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Metastable intermolecular composite

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Metastable intermolecular composites (MIC), also called super-thermites or superthermites, are pyrotechnic compositions containing an oxidizer and a reducing agent which undergoes a very powerful exothermic reaction when heated to a critical temperature. They are variants of thermite compositions. MICs are a type of reactive materials investigated for military use.

What separates MICs from traditional thermites is that the oxidizer and a reducing agent, normally iron oxide and aluminum are not a fine powder, but rather nanoparticles. This dramatically increases the reactivity relative to micrometre-sized powder thermite. As the mass transport mechanisms that slow down the burning rates of traditional thermites are not so important at these scales, the reactions become kinetically controlled and much faster.

There are many possible thermodynamically stable fuel-oxidizer combinations. However, only a handful have been investigated. Some of them are:

Other compositions tested were based on nanosized RDX and with thermoplastic elastomers.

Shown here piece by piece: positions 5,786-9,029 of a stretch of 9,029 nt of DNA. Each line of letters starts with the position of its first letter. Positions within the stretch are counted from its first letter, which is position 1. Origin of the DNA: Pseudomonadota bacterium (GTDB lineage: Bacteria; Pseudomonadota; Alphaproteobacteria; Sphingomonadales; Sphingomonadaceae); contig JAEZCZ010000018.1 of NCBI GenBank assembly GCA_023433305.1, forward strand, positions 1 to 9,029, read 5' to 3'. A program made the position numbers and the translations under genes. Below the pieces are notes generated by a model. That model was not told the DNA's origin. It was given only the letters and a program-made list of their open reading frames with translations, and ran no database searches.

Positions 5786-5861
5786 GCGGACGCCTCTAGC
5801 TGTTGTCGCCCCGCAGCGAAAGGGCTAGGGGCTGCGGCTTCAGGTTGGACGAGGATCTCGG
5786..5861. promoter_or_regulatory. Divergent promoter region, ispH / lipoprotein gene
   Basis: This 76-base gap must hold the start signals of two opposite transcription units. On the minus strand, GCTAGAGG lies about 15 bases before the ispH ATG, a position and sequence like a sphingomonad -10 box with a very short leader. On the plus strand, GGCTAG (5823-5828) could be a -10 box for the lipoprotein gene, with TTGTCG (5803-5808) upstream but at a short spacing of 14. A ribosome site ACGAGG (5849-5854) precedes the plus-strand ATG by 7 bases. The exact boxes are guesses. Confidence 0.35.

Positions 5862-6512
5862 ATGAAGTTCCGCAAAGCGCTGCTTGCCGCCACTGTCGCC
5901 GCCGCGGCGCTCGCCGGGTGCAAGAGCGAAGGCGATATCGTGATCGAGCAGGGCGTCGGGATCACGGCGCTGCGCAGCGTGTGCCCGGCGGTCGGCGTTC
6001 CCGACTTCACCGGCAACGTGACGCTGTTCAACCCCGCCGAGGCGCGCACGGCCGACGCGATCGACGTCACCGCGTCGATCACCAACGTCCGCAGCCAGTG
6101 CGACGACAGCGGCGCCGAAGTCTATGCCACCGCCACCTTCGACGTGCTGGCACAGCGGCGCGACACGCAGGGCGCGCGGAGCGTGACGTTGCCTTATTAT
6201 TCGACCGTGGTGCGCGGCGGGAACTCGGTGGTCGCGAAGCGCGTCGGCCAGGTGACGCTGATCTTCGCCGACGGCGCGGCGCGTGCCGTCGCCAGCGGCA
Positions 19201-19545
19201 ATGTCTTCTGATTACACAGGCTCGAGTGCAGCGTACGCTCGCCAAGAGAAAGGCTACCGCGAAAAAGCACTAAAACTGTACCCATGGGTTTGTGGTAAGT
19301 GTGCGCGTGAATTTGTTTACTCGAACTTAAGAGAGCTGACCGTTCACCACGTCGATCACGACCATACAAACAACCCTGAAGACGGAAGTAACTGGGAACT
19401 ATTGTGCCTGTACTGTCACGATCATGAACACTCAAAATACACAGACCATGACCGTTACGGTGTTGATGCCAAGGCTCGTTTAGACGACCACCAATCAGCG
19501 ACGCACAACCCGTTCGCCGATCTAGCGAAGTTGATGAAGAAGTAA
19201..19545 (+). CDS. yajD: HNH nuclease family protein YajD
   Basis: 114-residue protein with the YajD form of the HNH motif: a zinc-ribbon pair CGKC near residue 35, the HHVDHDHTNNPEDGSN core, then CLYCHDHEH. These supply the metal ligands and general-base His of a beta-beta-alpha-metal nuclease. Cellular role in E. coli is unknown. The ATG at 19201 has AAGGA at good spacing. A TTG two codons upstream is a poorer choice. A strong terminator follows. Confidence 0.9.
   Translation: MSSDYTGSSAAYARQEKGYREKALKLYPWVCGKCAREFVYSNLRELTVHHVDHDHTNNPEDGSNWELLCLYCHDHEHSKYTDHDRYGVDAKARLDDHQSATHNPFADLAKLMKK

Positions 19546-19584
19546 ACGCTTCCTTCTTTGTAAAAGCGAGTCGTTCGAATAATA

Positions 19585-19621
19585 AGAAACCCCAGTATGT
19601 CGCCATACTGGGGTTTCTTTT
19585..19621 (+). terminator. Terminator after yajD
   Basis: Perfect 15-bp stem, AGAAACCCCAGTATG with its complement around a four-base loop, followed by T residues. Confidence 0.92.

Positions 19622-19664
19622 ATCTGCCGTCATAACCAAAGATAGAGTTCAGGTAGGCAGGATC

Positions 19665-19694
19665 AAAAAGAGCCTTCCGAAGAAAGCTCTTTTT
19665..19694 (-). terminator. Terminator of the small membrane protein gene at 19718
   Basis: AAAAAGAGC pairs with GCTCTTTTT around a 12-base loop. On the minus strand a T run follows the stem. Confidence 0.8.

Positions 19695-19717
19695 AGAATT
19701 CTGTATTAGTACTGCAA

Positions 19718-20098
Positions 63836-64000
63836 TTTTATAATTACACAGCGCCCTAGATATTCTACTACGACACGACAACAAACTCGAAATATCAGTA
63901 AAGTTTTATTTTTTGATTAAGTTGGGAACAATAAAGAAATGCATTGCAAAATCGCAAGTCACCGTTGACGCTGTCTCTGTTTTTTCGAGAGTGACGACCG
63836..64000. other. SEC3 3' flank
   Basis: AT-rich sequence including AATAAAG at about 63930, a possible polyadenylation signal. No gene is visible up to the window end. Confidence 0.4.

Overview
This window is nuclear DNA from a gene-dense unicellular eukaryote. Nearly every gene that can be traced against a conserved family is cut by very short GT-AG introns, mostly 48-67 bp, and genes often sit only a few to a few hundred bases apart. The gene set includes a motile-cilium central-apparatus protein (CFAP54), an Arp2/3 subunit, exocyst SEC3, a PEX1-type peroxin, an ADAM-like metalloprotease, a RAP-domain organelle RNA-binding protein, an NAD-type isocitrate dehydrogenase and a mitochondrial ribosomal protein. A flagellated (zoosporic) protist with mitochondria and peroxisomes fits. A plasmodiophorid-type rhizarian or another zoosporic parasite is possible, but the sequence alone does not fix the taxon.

PTFE or other fluoropolymer can be used as a binder for the composition. Its reaction with the aluminium, similar to magnesium/teflon/viton thermite, adds energy to the reaction. [1]

Of the listed compositions, the Al-KMnO4 one shows the highest pressurization rates, followed by orders of magnitude slower Al-MoO3 and Al-CuO, followed by yet slower Al-Fe2O3. [2]

The nanoparticles can be prepared by spray drying from a solution, or in case of insoluble oxides, spray pyrolysis of solutions of suitable precursors. The composite materials can be prepared by sol-gel techniques or by conventional wet mixing and pressing.

The nanoscale composites are easier to ignite than traditional thermites. A nichrome bridgewire can be used in some cases. Other means of ignition can include flame or laser pulse.

MICs are investigated as possible replacement for lead (e.g. lead styphnate, lead azide) containing percussion caps and electric matches. Compositions based on Al-Bi2O3 tend to be used. PETN may be optionally added. [3][4]

MICs can be also added to high explosives to modify their properties. [5] Aluminium is typically added to explosives to increase their energy yield. Addition of small amount of MIC to aluminium powder increases overall combustion rate, acting as a burn rate modifier. [6]


Similar but not identical systems are nano-laminated pyrotechnic compositions. The fuel and oxidizer is not mixed as small particles, but deposited as alternating thin layers. [7]


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